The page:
Should you keep it in the family when hiring?
The benefits of a culture of promoting from within
|3 minute read|
Several factors must be considered when filling a position within a business, including previous experience needed to complement the role, the best way to find and entice talent, and whether there is someone already within the business who could step up.
Arguments for hiring internally or seeking outside talent change from business to business and are often linked to a company’s particular circumstances.
According to RecruitWest Managing Director Brad Pense, consideration of an internal hire should be the first port of call for employers.
“Hiring externally is for when there is no suitable pool of talent to pull or promote from,” he said.
Mr Pense cautioned, however, that internal promotions should not occur without proper due diligence.
“It is quite common to see some instances where people are promoted beyond their ability, which is detrimental to all aspects of the business,” he said.
Himself the beneficiary of a strong culture of promoting within, Burgess Rawson Perth Managing Director Andrew McKerracher said internal employment was advantageous for companies in that the individual was generally already moulded to the organisation’s ethos and policies.
“An internal hire or promotion is advantageous, as both parties know what they are getting themselves into,” he said. “For external hires we need to ensure the new prospective employee fits our values, morals and ethics prior to engagement.”
Mr McKerracher’s responsibilities at the commercial real estate agency include determining who makes up its executive teams, with the top boss attributing his own career progression to strong internal guidance.
“I learnt from mentors and fellow colleagues within the company what it took to be successful, and now as their leader, I hope I can radiate these same qualities for our future leaders,” he said.
All in all, Mr McKerracher said strong succession planning was a must.
“All employees benefit as they can see a career path for themselves and this benefits the company by creating aspiration to achieve and loyalty to the company,” he said.
Bethanie Group Chief of People, Culture and Brand Jo Christie FAIM said the retirement housing provider hired a mix of internal and external personnel, but usually forward planned for employees who it felt would better suit another position later on down the track.
“For candidates who show initial signs of talent, we have a succession planning process which identifies these candidates and starts preparing them for this transition long before it may occur,” she said.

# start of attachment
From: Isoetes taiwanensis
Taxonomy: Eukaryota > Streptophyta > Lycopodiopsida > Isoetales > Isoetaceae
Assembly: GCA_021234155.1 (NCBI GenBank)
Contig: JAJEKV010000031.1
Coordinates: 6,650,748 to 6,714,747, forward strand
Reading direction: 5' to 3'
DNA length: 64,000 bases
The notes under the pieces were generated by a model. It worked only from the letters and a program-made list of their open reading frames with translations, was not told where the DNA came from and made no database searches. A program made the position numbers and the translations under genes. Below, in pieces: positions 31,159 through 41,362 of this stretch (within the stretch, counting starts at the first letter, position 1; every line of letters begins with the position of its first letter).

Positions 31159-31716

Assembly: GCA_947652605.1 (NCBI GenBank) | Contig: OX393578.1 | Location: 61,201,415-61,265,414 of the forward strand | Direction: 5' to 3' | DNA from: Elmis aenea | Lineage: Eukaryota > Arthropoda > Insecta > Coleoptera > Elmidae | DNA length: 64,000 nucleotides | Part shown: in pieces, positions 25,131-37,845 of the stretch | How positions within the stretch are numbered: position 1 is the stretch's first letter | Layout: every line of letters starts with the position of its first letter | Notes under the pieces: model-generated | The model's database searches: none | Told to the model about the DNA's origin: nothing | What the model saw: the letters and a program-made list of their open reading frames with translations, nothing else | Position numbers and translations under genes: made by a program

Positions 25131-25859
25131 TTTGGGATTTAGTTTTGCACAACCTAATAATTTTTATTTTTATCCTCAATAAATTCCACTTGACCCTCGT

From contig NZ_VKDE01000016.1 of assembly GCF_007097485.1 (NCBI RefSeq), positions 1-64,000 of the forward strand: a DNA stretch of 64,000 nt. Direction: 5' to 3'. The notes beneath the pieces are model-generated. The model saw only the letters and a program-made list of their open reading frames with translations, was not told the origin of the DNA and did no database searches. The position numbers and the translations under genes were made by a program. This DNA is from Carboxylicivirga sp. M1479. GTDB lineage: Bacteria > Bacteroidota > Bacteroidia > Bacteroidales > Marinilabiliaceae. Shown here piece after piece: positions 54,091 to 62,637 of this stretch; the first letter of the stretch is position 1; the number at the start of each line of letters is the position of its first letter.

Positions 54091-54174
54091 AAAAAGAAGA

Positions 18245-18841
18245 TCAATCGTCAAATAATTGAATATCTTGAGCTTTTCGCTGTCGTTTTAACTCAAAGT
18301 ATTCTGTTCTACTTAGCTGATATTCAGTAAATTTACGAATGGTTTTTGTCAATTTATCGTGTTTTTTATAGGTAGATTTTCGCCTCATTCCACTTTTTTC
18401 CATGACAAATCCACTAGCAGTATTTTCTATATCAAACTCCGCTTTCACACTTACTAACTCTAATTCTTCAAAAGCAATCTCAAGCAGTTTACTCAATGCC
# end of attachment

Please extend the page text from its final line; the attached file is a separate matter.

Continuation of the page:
Promoted internally herself, Ms Christie believed there were many benefits to moving employees up within a business.
“When hiring internally, an advantage is their knowledge of the business’s corporate history and the insights they can bring to an executive or managerial role.”
“Employees stepping up the ladder can provide valuable insight into how things really work on the frontline, can really assist critical decision-making and are important for Bethanie’s change management.”
On the other hand, Ms Christie said external candidates could bring valuable fresh eyes to an organisation, with the right candidate bringing a whole new perspective to challenges and opportunities that might be ahead.
For employees hoping to progress within their organisation, Mr Pense said the onus was on them to make their case.
“Lead by example, lead by example, lead by example,” he said. “Be interested in new ideas, strategy, training and upskilling, work at relationships both internally and externally, step up at every opportunity and ensure the management team is aware of you, your ability and desire to advance.”
Mr Pense conceded, however, that those within larger organisations were often better placed to benefit from internal employment, as larger companies generally had more career options in various departments, offices and locations.
“Small to medium enterprises, on the other hand, often have a limited workforce and would have less opportunities for advancement,” he said. “For example, they may only need one administrator or payroll person, so there’s no opportunity for those roles to grow. If you do promote internally you will be left with a gap to fill when the employee moves up.”
With key national employment figures trending upwards according to the Australian Bureau of Statistics, and unemployment falling to 5.6 per cent, Mr Pense said the market for external hires was tightening, making filling these vacant roles more challenging.